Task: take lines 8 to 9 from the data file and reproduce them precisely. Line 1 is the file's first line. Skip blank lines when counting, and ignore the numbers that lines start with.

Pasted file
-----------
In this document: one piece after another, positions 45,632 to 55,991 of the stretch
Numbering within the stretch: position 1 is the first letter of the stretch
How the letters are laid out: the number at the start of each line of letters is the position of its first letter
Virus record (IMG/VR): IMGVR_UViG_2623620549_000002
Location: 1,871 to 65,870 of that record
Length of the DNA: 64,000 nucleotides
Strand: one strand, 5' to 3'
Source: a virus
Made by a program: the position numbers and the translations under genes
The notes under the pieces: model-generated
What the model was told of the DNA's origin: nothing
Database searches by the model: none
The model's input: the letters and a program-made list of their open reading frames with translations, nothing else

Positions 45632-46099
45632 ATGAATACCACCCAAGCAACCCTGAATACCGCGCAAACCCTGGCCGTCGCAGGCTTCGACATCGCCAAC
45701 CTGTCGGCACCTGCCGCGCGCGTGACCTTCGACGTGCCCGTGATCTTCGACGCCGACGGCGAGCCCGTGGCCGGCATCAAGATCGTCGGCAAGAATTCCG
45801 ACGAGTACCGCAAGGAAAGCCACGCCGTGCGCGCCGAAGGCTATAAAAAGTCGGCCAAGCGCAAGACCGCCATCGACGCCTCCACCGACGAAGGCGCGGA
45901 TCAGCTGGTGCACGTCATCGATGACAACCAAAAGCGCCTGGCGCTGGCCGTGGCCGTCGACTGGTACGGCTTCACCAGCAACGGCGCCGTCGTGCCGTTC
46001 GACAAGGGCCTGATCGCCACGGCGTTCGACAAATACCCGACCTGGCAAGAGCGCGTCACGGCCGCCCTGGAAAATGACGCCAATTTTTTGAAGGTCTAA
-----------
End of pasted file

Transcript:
Source: a virus
Made by a program: the position numbers and the translations under genes